Background Developing a greater understanding of population genetic structure in lowland tropical plant species is highly relevant to our knowledge of increasingly fragmented forests and to the conservation of threatened species. Specific studies are particularly needed for taxa whose population dynamics are further impacted by human harvesting practices. One such case is the fishtail or xaté palm (Chamaedorea ernesti-augusti) of Central America, whose wild-collected leaves are becoming progressively more important to the global ornamental industry. We use microsatellite markers to describe the population genetics of this species in Belize and test the effects of climate change and deforestation on its recent and historical effective population size. Results We found high levels of inbreeding coupled with moderate or high allelic diversity within populations. Overall high gene flow was observed, with a north and south gradient and ongoing differentiation at smaller spatial scales. Immigration rates among populations were more difficult to discern, with minimal evidence for isolation by distance. We infer a tenfold reduction in effective population size ca. 10,000 years ago, but fail to detect changes attributable to Mayan or contemporary deforestation. Conclusion Populations of C. ernesti-augusti are genetically heterogeneous demes at a local spatial scale, but are widely connected at a regional level in Belize. We suggest that the inferred patterns in population genetic structure are the result of the colonization of this species into Belize following expansion of humid forests in combination with demographic and mating patterns. Within populations, we hypothesize that low aggregated population density over large areas, short distance pollen dispersal via thrips, low adult survival, and low fruiting combined with early flowering may contribute towards local inbreeding via genetic drift. Relatively high levels of regional connectivity are likely the result of

  15. Genetic differentiation among natural populations of the Nile tilapia Oreochromis niloticus (Teleostei, cichlidae).

    PubMed

    Agnèse, J F; Adépo-Gourène, B; Abban, E K; Fermon, Y

    1997-07-01

    We analysed the genetic differentiation among 17 natural populations of the Nile tilapia Oreochromis niloticus (Linnaeus, 1758) using allozymes and restriction fragment length polymorphism (RFLP) of mitochondrial DNA (mtDNA). The populations studied, from the River Senegal to Lake Tana and from Lake Manzalla to Lake Baringo, represent all subspecies which have been previously described. Sixteen variable nuclear loci showed that these populations can be clustered in three groups: (1) West African populations (Senegal, Niger, Volta and Chad drainages), (2) Ethiopian Rift Valley populations (Lakes Awasa, Ziway, Koka and the Awash River) and (3) Nile drainage (Manzalla, Cairo, Lake Edward) and Kenyan Rift Valley populations (Lakes Turkana, Baringo and River Suguta). Nine different mtDNA haplotypes were found in the RFLP analysis of a 1 kb portion of the D-loop region. The network obtained showed that there are three geographically distinct groups; all West African populations and O. aureus are clustered, the two Ethiopian Rift Valley populations are distinct and between these two groups are the Kenyan and Ugandan Rift Valley populations. Nile populations show affinities both with West African populations and with specimens from Lakes Tana and Turkana. Taxonomic and biogeographical implications of these results are discussed. PMID:9253615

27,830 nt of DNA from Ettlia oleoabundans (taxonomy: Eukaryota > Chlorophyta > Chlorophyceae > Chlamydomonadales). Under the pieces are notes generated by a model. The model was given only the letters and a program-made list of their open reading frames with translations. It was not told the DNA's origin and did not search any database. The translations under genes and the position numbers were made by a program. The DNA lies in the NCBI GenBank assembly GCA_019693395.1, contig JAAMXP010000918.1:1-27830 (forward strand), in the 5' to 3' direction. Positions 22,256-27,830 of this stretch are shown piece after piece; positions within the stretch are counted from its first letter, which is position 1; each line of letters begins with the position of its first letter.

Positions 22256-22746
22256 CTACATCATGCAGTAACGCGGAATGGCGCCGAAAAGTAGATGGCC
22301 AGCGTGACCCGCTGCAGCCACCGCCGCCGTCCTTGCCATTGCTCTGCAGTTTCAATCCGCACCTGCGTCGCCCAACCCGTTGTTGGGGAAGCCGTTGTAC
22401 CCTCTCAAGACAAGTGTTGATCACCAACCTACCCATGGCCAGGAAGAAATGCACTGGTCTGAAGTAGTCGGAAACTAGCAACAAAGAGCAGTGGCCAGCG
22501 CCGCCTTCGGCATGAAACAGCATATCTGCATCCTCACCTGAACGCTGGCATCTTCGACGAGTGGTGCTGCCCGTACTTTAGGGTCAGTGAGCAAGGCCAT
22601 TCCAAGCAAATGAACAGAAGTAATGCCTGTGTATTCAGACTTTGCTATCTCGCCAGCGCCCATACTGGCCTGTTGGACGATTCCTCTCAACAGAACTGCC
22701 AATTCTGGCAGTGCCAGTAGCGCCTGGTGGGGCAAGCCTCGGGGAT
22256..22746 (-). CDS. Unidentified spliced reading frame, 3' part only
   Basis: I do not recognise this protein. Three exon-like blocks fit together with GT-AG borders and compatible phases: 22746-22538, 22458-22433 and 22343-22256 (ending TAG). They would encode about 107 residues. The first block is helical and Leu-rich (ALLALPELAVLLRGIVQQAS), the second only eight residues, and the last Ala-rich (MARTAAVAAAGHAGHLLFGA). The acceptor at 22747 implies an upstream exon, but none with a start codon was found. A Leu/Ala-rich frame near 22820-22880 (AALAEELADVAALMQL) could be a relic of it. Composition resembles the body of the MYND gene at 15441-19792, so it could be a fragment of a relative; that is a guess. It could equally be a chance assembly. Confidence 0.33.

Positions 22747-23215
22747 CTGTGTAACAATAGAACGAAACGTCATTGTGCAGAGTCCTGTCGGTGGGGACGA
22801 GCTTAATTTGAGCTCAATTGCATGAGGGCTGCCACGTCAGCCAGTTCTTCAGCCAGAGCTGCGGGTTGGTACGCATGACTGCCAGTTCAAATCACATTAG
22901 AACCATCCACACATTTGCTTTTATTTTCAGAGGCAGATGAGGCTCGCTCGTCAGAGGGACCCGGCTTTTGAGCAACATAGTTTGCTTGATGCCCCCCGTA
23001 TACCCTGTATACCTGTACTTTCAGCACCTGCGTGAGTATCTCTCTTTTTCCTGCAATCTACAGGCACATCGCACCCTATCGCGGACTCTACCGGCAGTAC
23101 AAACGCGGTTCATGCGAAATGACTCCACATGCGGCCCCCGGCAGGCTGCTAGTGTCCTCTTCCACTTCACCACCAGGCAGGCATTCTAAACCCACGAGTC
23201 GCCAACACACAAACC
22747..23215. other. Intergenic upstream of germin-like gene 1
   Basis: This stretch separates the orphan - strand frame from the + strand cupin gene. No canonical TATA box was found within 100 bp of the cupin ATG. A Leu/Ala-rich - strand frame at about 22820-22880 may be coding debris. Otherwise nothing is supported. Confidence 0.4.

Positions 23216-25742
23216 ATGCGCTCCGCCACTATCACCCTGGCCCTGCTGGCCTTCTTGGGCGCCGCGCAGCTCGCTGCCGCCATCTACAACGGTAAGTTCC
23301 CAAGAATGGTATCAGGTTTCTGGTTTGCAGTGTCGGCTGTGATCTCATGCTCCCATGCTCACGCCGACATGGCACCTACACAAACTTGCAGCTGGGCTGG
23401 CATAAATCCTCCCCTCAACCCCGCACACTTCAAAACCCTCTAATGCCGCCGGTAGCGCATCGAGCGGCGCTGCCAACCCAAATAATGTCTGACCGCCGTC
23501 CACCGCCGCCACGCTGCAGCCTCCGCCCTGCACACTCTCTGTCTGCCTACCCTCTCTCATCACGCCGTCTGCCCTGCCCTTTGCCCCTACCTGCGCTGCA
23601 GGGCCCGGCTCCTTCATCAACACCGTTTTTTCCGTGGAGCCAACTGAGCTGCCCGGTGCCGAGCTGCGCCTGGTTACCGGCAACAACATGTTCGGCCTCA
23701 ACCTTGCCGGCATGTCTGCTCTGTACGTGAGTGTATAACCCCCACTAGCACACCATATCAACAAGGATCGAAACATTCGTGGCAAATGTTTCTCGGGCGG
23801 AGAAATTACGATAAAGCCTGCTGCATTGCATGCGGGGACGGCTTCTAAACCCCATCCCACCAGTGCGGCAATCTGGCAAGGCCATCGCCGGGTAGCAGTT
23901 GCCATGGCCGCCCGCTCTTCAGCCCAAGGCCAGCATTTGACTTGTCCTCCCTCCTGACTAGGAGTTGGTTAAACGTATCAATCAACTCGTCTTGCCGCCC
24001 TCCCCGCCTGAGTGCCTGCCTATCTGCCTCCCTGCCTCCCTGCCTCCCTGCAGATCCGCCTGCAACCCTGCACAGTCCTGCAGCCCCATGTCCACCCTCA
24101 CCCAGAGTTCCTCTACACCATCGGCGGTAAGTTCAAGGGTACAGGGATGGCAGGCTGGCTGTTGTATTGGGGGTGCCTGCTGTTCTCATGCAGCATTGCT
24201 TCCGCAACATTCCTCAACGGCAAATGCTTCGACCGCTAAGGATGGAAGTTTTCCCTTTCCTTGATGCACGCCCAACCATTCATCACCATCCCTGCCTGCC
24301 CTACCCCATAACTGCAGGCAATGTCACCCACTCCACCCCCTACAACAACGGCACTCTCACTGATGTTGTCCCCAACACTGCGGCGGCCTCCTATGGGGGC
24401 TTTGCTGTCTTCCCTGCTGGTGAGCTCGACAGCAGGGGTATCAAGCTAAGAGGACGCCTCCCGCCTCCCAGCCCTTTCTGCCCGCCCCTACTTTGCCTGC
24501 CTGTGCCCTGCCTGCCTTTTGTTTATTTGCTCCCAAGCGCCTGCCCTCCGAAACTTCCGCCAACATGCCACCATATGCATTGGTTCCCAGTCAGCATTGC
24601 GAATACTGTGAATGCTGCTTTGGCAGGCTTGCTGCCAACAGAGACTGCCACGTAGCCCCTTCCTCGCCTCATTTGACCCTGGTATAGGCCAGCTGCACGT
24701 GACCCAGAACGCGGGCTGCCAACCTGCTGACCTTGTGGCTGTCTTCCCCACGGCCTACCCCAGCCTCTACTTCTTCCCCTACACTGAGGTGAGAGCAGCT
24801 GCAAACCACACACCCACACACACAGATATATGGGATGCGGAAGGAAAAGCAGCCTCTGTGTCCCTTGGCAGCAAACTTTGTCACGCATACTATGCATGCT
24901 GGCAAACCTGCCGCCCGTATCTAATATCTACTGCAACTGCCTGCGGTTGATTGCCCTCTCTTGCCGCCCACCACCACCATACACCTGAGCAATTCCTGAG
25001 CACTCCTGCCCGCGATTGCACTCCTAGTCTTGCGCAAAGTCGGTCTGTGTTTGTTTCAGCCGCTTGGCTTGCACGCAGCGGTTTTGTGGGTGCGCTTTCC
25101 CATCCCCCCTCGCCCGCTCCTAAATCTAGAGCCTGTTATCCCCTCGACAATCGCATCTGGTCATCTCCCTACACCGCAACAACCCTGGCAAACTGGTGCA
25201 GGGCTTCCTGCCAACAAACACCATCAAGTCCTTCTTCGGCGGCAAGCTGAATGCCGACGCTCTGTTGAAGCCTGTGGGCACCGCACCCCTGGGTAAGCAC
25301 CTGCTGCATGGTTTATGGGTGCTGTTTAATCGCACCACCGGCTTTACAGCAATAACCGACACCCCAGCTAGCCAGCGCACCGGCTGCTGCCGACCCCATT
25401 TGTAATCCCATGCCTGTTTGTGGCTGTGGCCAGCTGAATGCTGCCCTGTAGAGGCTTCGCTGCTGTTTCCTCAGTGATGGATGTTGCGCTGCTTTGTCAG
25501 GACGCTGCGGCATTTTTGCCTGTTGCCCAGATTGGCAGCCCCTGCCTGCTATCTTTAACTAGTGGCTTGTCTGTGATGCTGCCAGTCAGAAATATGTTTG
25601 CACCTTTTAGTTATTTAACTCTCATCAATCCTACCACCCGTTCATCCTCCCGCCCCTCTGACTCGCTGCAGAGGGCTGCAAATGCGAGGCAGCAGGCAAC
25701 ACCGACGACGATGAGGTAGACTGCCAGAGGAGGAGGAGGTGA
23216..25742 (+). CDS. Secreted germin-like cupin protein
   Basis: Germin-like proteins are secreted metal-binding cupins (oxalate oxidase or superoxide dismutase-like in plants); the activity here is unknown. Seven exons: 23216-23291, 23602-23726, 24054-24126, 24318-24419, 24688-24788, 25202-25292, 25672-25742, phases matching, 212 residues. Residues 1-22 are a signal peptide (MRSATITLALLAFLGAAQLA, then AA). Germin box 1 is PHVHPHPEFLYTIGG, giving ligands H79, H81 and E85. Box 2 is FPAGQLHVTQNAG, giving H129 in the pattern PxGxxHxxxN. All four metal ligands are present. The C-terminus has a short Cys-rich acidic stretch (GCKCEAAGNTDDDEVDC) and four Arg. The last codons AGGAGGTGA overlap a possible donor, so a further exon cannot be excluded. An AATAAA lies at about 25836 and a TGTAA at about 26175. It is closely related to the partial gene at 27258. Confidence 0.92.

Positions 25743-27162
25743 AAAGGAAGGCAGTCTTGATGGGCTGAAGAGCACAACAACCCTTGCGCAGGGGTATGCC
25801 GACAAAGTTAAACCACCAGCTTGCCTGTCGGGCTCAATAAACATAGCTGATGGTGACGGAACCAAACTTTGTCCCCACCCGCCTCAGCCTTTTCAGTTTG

16. Pronounced population genetic differentiation in the rock bream Oplegnathus fasciatus inferred from mitochondrial DNA sequences.

    PubMed

    Xiao, Yongshuang; Li, Jun; Ren, Guijing; Ma, Daoyuan; Wang, Yanfeng; Xiao, ZhiZhong; Xu, Shihong

    2016-05-01

    The population genetic structure of the rock bream (Oplegnathus fasciatus) along the coastal waters of China was estimated based on three mtDNA fragments (D-loop, COI, and Cytb). A total of 112 polymorphic sites were checked, which defined 63 haplotypes. A pattern with high levels of haplotype diversity (hCOI = 0.886 ± 0.034, hCytb = 0.874 ± 0.023) and low levels of nucleotide diversity (лCOI = 0.009 ± 0.005, лCytb = 0.006 ± 0.003) was detected based on the COI and Cytb fragments, and high levels of genetic diversity (hD-loop = 0.995 ± 0.007, лD-loop = 0.021 ± 0.011) were detected from the mtDNA D-loop. The population genetic diversity of O. fasciatus in south China was significantly higher than those of north China. Three genealogical clades were checked in the O. fasciatus populations based on the NJ and MST analyses of mtDNA COI gene sequence, and the genetic distances among the clades ranged from 0.018 to 0.025. Significant population genetic differentiation was also checked based on the Fst (0.331, p = 0.000) and exact p (0.000) test analyses. No significant population differentiations were checked based on mtDNA D-loop and Cytb fragments. Using a variety of phylogenetic methods, coalescent reasoning, and molecular dating interpreted in conjunction with paleoclimatic and physiographic evidences, we inferred that the genetic make-up of extant populations of O. fasciatus was shaped by Pleistocene environmental impacts on the historical demography of this species. Coalescent analyses (neutrality tests, mismatch distribution analysis, and Bayesian skyline analyses) showed that the species along coastline of China has experienced population expansions originated in its most recent history at about 169-175 kya before present. PMID:25427804